Ask us a question!

Web Moves Blog

Web Moves News and Information


Any reports of the death of blogging are premature

Blogging for long tail search

It isn’t hard to find people in the mainstream media (which, for good or ill, really is dying) to say that the so-called Long Tail is bunk, and blogging was a fad. Sure, a few years ago, everyone was starting blogs all over the place, and as a result, there are abandoned blog carcasses littering the internet. I know this because some of them are mine. Blogging was an untried, untested medium, and quite naturally, when people saw how easy it was to set up a blog, they set up millions of them. The line of thinking for lots of people (myself included, admittedly) was, “This is awesome! I can have a blog for my personal stuff, a blog about work, a blog with pictures of my kids and pets, and a blog with recipes,” etc.

Setting up a blog is easy. Keeping a blog over a period of years is hard. So the “Blogging is Dead” pundits have a point.

Spam blogs were too easy to set up and since they were basically content-free (except for ads), they tended to evaporate quickly. There were flat-out copycat blogs that copied posts wholesale. Many of these were, quite rightly, run out of the blogosphere on a rail. And lots of people found that posting a couple of recipes a week, plus comments on current events, plus details of a job search, plus pictures of kids, was actually very time consuming. Hence, we have things like Twitter and Facebook that are much more amenable to that type of posting.

But there is no way that “real” blogs are dying. My definition of a “real” blog is one that is consistently updated with actual, fresh content that is of interest to people – whether its interesting to six people or six million people. Blogging is inherently democratic as long as web neutrality is intact. Sure, the blogs (and Twitter posts, and Facebook updates) of celebrities will be read by more people and are heavily promoted. But your blog and my blog are every bit as available to people who search for the keywords associated with our blogs.

The mistake with blogging was not overestimating its power, but underestimating it. And anything with that kind of reach that does its job well enough to be consistently read is hard work.

Just to get this out of the way, the first screen shot, if anything, appears to be proof that the long tail is, in fact, dead. And maybe I’m tilting at windmills by refuting that, but here goes.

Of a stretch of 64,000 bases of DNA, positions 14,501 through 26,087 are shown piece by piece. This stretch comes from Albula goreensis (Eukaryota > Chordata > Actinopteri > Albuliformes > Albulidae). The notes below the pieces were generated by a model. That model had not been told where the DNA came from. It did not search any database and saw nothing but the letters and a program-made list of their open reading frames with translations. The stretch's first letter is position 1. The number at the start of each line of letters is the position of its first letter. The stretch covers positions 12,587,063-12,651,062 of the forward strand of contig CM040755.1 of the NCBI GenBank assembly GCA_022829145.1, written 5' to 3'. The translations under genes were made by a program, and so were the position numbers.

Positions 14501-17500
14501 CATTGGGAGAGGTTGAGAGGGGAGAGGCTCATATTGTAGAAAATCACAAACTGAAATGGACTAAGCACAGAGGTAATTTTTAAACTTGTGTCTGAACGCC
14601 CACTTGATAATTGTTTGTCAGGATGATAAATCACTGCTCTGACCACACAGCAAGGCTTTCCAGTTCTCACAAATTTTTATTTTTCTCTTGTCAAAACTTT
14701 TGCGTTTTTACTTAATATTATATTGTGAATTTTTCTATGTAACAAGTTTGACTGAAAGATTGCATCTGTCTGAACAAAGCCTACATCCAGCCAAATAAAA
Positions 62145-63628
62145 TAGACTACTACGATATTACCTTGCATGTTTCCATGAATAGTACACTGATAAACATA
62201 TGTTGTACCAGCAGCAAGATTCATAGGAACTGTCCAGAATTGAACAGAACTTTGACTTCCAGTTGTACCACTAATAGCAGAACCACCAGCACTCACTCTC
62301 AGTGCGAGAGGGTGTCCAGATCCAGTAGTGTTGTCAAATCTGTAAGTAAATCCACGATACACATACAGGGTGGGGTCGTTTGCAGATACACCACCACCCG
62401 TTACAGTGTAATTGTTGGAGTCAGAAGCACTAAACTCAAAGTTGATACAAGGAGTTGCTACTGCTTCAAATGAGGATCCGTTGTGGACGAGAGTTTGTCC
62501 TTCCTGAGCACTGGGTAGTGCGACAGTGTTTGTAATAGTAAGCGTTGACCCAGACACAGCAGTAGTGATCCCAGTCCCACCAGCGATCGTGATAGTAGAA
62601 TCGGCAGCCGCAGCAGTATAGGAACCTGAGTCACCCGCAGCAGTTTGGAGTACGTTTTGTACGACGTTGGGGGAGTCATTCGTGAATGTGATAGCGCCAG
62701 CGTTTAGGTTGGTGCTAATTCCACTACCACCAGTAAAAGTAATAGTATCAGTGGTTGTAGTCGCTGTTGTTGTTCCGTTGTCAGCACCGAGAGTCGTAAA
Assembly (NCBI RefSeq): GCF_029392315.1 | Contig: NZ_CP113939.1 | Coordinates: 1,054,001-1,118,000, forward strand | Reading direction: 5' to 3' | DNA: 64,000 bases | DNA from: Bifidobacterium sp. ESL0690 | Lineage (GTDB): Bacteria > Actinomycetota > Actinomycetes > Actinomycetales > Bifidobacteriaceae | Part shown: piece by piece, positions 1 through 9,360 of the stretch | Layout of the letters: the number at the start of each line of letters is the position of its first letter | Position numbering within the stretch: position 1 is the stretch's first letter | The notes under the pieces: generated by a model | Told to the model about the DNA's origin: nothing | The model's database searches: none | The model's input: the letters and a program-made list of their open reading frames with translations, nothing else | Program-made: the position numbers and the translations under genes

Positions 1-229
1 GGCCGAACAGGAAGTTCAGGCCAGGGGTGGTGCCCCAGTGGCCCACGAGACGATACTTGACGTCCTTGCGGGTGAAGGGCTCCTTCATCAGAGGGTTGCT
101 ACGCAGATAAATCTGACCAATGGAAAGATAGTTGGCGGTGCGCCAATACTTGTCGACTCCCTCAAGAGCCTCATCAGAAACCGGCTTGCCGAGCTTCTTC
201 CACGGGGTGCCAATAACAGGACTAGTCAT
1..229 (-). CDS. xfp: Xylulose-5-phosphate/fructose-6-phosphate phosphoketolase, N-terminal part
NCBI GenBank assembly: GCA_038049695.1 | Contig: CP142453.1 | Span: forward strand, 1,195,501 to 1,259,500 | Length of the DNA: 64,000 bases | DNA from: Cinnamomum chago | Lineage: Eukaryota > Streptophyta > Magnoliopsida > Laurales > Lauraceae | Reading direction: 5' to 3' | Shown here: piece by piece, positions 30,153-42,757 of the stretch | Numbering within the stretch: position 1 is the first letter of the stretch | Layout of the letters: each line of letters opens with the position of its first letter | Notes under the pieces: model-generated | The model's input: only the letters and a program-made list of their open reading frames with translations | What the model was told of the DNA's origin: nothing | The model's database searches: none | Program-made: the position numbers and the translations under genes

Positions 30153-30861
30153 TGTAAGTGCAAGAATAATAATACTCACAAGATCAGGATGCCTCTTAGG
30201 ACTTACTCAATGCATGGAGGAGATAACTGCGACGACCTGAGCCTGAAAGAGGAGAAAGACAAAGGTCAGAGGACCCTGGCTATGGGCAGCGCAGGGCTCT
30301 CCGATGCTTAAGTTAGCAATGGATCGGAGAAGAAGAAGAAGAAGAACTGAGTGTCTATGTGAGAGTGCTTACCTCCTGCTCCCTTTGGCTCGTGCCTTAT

Long tail blog

There is no telling what people will want to look for. I cannot count the number of times I have wanted to know how to do something, or what something was about that the top search engine result was from a blog post several years old. Things like how to use a grommet tool don’t change that much with time, but somewhere, someone has written about it, and if you don’t know the information contained in that written post, it’s just as new as if it were written today. Your website’s blog is no different.

If I go into plain Google search and search on how to use a grommet tool, I get a list of sites where I can buy one. OK, I don’t necessarily want to buy one (yet), but I want to know how to use one. If I plug “grommet tool” into a Google blog search, however, the top result is a blog post from 2008. I’m willing to bet that if I search blogs on “grommet tool” in two years, it will still be at the top. Face it: there probably won’t be that many people that will be writing about grommet tools in the interim.

Google Grommet Tool search

blog search

Keep in mind that blogging for the long tail works better for some niches than for others. Tech blogs are more short-tail, unless you’re doing some sort of historical research. However, in niches where the pace of change is slow, like anti-trust law, the long tail theory applies. And in many cases, the long tail of blogging is where the long-term money is at. A study by Read Write Web applied long tail analysis to the entire blog universe showed that as long as they supply a sufficient amount of content continually, the model holds.

Taking advantage of the long tail theory isn’t an overnight process, as you might have guessed. Steady posts with usable content that is well written is what it takes, and you have to do it for months or years. But think of long tail blogging as an investment in your future, sort of like your retirement account. Those few dollars you kick in while you’re still in your 20s may seem like peanuts, but once you’re knocking on age 60, it seriously adds up.

Bill Tancer of Hitwise did some long tail research that showed that if you had a monopoly on the top 1,000 search terms across the major search engines, you would miss out on 89.4% of search engine traffic. He uses the analogy that if “search” were a lizard with a head one inch long, the lizard’s tail would be 221 miles long.

Content is king. Sometimes content will get short term results, which is great. But the long haul is where good quality content really shines, and you shouldn’t ignore it. One blog, tended steadily, will yield results, much like planting an orchard. You have to wait a while, but the payoff is long term and steady.